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                        • #13
                          Originally posted by Andy-Gadget View Post
                          If your kitchen has double power outlets on the walls, just replace a double outlet with a single 20 amp wall outlet (bigger earth pin). As each outlet is 10 amp, the wiring to the wall outlet will be sized to supply two by 10 amp, 20 amps.
                          The fusing of a power point is always to protect the wiring to the outlet, as there is no control over what is being plugged into it.
                          I did this for my 15 amp TIG welder in my workshop.

                          BTW I am not an electrician, but a ships engineer, no ETO's on out ships, (Electrical technical officers) so we do it all, legally (at sea).
                          This is illegal, goes against Australian Standards and you will have nuisance tripping all the time.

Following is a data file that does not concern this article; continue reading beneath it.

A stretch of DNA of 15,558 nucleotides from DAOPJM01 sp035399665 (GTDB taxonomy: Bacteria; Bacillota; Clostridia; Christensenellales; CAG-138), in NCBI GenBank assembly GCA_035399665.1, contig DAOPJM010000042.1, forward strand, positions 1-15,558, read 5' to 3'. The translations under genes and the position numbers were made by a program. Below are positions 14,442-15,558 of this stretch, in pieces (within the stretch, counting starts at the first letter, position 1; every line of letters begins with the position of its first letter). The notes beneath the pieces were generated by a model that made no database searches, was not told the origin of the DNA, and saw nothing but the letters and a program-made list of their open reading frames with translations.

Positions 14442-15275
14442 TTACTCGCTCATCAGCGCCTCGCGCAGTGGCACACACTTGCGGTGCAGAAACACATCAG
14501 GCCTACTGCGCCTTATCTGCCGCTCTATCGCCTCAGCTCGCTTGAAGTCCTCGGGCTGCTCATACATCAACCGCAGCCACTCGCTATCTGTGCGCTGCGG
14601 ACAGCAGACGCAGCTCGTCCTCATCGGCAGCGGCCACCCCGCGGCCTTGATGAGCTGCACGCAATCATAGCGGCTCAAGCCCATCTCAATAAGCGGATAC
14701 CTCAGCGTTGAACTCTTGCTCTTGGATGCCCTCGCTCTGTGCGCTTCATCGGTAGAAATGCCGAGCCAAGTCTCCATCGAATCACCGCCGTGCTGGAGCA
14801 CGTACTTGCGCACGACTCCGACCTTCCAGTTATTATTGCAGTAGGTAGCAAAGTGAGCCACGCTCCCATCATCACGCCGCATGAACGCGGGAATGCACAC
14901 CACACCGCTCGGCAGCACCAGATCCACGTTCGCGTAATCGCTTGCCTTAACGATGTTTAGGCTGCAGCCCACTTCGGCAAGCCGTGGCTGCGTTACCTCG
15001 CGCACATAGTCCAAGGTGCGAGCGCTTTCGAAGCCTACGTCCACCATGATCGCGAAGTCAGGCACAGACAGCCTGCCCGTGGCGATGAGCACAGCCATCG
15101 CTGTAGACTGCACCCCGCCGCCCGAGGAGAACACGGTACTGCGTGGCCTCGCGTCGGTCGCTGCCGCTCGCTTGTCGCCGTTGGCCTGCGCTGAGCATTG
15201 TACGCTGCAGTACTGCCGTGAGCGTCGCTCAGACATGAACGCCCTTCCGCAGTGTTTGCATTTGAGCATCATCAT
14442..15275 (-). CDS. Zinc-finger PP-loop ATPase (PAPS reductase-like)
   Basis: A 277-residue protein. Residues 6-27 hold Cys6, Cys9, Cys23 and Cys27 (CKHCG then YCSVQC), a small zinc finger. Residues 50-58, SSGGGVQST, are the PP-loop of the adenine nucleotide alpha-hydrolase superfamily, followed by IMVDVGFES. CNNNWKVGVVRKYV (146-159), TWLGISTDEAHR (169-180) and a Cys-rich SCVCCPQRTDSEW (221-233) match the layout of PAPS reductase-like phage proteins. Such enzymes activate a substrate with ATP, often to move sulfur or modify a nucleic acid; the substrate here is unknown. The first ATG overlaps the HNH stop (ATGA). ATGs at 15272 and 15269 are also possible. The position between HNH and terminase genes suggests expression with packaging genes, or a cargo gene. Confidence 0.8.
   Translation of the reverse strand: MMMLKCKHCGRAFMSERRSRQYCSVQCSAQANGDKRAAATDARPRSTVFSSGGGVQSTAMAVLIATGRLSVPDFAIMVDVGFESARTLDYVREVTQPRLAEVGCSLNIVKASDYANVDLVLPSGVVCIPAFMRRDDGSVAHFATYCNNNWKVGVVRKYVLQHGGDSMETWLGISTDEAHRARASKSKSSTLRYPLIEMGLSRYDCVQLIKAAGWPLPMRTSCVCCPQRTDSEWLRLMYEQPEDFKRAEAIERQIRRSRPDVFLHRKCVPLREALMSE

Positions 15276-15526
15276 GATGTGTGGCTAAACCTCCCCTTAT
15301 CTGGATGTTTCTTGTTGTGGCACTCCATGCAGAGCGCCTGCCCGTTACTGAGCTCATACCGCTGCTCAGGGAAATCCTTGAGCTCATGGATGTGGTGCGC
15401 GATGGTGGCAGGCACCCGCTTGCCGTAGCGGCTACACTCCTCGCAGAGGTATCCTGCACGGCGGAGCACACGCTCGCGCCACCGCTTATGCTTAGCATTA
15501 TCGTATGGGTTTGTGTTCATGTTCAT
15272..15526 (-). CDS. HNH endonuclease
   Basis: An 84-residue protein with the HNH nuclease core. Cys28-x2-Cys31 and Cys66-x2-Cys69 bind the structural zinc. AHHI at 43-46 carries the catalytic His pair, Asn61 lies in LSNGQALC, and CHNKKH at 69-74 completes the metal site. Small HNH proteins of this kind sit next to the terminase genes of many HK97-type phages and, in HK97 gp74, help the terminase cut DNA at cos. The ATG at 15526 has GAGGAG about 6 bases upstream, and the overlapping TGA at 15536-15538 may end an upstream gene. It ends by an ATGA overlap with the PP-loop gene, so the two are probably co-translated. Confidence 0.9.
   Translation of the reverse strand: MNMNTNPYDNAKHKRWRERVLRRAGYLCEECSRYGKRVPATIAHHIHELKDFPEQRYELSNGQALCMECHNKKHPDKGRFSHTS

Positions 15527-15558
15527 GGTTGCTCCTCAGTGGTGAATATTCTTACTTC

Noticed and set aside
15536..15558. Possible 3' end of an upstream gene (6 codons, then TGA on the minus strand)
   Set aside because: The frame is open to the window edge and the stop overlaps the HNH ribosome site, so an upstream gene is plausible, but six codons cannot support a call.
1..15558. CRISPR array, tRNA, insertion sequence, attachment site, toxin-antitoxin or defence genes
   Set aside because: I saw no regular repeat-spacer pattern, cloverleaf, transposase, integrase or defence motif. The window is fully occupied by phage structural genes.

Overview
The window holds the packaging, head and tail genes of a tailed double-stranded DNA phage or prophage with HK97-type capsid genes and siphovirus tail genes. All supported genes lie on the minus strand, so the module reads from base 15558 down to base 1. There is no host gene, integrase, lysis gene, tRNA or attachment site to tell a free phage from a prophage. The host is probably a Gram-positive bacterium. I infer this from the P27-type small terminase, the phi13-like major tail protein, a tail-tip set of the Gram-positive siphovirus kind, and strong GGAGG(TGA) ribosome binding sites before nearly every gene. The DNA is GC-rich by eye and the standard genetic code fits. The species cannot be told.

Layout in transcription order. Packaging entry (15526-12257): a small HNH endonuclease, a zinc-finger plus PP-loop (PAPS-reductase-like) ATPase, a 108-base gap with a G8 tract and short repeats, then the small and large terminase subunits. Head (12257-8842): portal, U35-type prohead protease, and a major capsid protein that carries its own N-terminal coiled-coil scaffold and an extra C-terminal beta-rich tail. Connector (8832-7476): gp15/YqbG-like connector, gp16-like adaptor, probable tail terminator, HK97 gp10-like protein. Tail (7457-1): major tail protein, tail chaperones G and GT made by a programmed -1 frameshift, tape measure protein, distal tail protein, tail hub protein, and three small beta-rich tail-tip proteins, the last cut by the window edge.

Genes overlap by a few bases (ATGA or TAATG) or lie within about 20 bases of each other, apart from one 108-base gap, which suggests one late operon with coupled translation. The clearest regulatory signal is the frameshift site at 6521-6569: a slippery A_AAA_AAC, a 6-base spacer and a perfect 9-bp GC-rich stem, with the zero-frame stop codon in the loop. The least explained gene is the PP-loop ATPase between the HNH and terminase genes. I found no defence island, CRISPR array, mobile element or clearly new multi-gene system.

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                          • #14
                            Originally posted by Andy-Gadget View Post
                            If your kitchen has double power outlets on the walls, just replace a double outlet with a single 20 amp wall outlet (bigger earth pin). As each outlet is 10 amp, the wiring to the wall outlet will be sized to supply two by 10 amp, 20 amps.
                            You've described a 15A socket, on a 20A socket all three pins are larger.

                            Furthermore, your average domestic power circuit is rated for 16A and has an appropriate circuit breaker in the board for it, and there's no guarantee (in fact it is very unlikely, unless you specifically specified one socket per breaker when it was wired) that that there is only that one socket in your kitchen on that circuit.

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                            • #15
                              And...

                              The fact that you may have a Double 10A GPO fitted, doesn't mean that you can just revert to a Single GPO and then pull 20A. The rated load for all standard 10A Double GPOs is 10Amps total - The wiring supplying the GPO will only be rated for 10A all up.... Please DO NOT provide this kind of recommendation for which you have no qualification; you could cause someone to inadvertently burn their house down, or even kill someone...

                              Mal. (suitably qualified)